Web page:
Findlay teen's version of 'The Cup Song' goes viral
Like most non-celebrities, Kiersten Kelly never expected her video to go viral.
By mid-week, at least 38,000 people had watched Kelly's version of “The Cup Song,” which she performed at her kitchen table, on Kelly's YouTube channel, and “likes” of it were propelling traffic on Facebook pages and other media sites. Kelly said her tracking of its hits and postings topped 380,000 as of yesterday afternoon, and her video has also appeared on TV and online media.
“I just put it on my YouTube (channel). I did not expect to get that big. It's really crazy,” said Kelly, 17, a junior at Lincoln Park School for the Performing Arts in Midland, Beaver County. She travels 90 minutes a day each way by bus to attend the school.
The song originally was performed by Anna Kendrick in “Pitch Perfect,” a 2012 film about an all-girl a capella singing group in a national competition. She sings while beating rhythm with her hands and banging a drinking cup on the table.
What puts a unique stamp on Kelly's performance — and likely attracted so many viewers — is that she's missing part of her right arm, from just below her elbow.
“I was born like that. I do everything everyone else does. I just do it differently,” Kelly said.
The aspiring singer, who plays the guitar, said she knows her shortened arm contributed to the video's popularity.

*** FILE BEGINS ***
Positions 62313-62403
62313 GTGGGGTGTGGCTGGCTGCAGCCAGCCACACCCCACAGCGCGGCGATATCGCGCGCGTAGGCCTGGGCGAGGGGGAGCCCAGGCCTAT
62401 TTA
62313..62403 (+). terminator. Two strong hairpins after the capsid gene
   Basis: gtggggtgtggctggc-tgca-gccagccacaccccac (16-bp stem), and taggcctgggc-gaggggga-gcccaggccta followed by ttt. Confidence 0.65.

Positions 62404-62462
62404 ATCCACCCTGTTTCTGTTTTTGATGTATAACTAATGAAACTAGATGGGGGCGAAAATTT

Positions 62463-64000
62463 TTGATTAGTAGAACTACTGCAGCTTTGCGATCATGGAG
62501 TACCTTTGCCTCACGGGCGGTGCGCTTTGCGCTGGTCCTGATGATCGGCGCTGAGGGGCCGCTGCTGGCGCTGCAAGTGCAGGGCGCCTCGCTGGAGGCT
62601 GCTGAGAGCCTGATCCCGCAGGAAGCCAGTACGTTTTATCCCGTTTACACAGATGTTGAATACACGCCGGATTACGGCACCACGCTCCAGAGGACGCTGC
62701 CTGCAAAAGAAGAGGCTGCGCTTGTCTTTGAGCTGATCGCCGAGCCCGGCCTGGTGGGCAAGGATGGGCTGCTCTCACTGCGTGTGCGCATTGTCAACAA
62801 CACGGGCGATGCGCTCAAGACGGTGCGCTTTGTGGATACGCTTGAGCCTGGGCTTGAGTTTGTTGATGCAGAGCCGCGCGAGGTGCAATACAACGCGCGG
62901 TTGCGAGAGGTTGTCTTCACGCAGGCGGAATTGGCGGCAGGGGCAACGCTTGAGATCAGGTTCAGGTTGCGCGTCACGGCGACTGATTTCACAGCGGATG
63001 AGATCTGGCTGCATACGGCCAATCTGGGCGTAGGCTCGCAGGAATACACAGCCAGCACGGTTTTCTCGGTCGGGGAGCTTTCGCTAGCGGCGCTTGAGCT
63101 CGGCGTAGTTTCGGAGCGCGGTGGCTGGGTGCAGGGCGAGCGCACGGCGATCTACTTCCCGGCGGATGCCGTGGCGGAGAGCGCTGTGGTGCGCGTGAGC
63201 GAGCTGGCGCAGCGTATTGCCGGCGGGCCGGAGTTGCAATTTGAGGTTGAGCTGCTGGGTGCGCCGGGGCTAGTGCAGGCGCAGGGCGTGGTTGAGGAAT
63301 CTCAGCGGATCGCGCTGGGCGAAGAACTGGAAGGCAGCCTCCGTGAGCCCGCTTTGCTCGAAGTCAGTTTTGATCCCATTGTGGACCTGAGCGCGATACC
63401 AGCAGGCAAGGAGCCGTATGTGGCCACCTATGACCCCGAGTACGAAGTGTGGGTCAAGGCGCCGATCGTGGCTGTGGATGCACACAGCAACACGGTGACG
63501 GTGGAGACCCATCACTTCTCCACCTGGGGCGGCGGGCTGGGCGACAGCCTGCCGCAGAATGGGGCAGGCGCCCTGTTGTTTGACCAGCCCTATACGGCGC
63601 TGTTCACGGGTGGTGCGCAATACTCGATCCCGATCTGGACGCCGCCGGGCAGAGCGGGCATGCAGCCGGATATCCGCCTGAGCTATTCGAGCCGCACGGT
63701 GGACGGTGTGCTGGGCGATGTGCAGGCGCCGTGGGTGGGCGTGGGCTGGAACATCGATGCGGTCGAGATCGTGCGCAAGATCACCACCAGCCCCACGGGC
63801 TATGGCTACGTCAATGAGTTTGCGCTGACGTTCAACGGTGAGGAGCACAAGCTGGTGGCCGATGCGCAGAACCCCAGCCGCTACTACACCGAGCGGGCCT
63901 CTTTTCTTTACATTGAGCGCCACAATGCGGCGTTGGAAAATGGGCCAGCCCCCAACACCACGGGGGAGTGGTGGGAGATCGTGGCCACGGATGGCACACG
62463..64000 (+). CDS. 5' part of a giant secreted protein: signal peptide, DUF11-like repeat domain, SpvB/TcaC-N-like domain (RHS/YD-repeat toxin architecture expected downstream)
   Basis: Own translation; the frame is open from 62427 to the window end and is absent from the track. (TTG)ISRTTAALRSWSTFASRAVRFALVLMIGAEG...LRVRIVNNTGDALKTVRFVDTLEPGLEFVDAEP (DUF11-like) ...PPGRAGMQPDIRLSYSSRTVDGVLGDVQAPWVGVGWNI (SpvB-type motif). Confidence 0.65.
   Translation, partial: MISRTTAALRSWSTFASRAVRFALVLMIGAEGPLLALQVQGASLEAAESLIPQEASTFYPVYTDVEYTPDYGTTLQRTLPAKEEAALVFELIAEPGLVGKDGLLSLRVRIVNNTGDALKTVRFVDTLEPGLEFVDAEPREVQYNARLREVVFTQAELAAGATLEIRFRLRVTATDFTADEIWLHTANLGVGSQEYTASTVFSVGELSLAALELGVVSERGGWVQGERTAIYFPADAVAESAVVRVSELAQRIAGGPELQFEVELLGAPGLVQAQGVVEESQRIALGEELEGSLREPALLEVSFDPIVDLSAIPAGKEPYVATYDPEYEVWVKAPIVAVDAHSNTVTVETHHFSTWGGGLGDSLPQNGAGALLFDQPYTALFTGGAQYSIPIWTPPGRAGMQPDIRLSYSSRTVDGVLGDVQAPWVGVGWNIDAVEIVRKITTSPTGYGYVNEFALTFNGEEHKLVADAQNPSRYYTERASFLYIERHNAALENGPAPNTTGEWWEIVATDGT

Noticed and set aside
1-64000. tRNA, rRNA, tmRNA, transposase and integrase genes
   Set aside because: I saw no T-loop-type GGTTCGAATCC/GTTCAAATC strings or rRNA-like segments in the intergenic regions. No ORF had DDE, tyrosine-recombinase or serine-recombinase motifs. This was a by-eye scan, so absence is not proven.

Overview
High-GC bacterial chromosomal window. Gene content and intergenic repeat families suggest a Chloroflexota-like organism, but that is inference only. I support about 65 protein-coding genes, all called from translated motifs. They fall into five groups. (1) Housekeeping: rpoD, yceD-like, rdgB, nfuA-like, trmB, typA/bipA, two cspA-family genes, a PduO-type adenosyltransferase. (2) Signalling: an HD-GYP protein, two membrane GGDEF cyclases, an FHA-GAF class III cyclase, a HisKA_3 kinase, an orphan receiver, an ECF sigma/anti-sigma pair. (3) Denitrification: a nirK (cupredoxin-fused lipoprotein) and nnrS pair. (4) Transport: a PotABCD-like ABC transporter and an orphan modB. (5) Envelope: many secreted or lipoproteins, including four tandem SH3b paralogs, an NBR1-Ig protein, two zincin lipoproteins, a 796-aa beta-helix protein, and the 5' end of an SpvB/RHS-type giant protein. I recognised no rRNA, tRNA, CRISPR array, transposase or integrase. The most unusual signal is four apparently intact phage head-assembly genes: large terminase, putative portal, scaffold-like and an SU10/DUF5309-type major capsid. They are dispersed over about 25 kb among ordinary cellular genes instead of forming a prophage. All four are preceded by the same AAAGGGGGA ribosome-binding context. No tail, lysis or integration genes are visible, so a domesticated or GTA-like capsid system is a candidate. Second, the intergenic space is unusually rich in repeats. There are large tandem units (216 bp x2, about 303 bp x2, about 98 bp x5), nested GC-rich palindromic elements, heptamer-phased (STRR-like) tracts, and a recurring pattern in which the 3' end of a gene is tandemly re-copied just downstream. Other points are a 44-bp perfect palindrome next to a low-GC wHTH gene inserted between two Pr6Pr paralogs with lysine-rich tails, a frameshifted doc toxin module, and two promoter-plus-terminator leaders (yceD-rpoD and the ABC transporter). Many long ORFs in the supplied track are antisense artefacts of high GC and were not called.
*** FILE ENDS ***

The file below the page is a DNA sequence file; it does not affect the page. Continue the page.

“A lot of people are saying it's because of my arm. That's obviously part of it. It surprises people that I can do it. But there are many people who say they did not notice the arm once I started singing,” she said.
Kelly lives with her mother, Myria Mehalich, and grandmother in Findlay. Her father, Adam Kelly, lives in Massachusetts.
Kelly began singing “ever since I could talk.” She has performed at the Lawrence County Fair and at Jergel's Rhythm Grille in Warrendale.
She participated in the Rocket to the Stars singing program in New Castle, the largest singing competition in Western Pennsylvania. That group sent her video to Ellen DeGeneres, whose television show often is a venue for unknown performers to gain notoriety.
“She is a very good vocalist. There are a lot of people who have their 15 minutes of fame on the Internet, and that's it. I'm hoping that is not the case here,” said Wade Sutton, news director of Froggy 95.1 in New Castle, a country music station, and the founder of Rocket to the Stars.
Rick Wills is a staff writer for Trib Total Media. He can be reached at 412-320-7944 or at firstname.lastname@example.org.
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